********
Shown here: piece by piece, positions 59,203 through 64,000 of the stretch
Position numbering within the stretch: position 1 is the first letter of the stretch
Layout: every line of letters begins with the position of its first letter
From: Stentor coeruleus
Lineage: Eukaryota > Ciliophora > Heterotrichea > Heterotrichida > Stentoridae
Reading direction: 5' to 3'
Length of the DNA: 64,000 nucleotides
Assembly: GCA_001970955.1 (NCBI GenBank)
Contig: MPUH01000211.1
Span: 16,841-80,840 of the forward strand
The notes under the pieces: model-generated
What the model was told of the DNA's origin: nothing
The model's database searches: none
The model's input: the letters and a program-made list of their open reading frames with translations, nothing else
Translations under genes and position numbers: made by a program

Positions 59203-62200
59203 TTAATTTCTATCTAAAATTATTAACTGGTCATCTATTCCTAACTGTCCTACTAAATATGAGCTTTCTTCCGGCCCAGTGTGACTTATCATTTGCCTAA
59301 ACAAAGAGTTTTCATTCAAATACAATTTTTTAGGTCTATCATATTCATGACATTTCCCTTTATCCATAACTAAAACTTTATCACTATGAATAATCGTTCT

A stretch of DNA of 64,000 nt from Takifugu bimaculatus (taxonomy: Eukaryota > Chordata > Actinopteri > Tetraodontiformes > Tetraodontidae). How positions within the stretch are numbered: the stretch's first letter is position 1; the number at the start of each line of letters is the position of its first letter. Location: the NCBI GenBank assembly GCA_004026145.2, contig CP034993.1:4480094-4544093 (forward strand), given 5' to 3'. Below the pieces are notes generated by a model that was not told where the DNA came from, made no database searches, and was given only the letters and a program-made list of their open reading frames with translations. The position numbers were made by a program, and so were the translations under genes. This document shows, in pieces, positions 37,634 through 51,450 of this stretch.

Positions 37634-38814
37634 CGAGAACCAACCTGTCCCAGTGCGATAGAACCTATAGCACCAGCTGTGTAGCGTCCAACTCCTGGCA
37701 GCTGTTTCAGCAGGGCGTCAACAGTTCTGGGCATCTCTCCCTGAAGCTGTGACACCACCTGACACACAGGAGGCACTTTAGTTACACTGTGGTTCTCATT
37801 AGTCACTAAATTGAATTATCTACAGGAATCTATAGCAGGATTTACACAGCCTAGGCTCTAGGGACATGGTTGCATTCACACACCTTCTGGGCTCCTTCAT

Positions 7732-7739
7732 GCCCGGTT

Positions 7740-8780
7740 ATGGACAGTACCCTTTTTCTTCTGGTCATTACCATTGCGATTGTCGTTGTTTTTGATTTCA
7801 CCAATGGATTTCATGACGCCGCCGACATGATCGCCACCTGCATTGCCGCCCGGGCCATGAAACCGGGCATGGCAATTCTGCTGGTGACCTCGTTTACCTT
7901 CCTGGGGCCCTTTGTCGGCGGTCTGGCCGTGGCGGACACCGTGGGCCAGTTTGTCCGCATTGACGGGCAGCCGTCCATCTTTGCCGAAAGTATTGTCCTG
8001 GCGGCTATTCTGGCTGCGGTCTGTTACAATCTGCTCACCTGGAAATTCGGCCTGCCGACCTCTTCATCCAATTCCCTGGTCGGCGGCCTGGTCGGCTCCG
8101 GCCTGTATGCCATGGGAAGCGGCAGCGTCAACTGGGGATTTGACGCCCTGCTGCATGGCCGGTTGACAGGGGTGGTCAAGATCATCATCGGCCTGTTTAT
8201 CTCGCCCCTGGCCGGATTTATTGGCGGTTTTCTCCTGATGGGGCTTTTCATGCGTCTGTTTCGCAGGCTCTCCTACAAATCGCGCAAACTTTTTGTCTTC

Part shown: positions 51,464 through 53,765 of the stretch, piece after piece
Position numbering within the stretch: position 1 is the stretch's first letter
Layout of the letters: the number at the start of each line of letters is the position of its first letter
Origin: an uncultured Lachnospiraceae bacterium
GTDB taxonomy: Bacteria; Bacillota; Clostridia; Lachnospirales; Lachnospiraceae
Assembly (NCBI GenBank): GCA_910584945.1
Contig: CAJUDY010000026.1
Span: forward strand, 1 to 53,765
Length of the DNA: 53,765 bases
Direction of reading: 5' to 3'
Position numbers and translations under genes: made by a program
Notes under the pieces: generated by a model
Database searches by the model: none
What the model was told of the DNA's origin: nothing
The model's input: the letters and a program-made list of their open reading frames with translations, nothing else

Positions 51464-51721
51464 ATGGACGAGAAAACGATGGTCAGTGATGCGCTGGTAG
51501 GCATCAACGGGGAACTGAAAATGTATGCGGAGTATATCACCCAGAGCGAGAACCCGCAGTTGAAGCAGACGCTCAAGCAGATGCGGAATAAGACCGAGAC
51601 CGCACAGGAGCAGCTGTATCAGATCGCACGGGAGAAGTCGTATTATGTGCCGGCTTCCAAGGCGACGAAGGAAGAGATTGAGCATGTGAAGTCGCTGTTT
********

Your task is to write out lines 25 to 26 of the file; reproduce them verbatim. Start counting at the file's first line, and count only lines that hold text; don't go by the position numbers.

7732 GCCCGGTT

Positions 7740-8780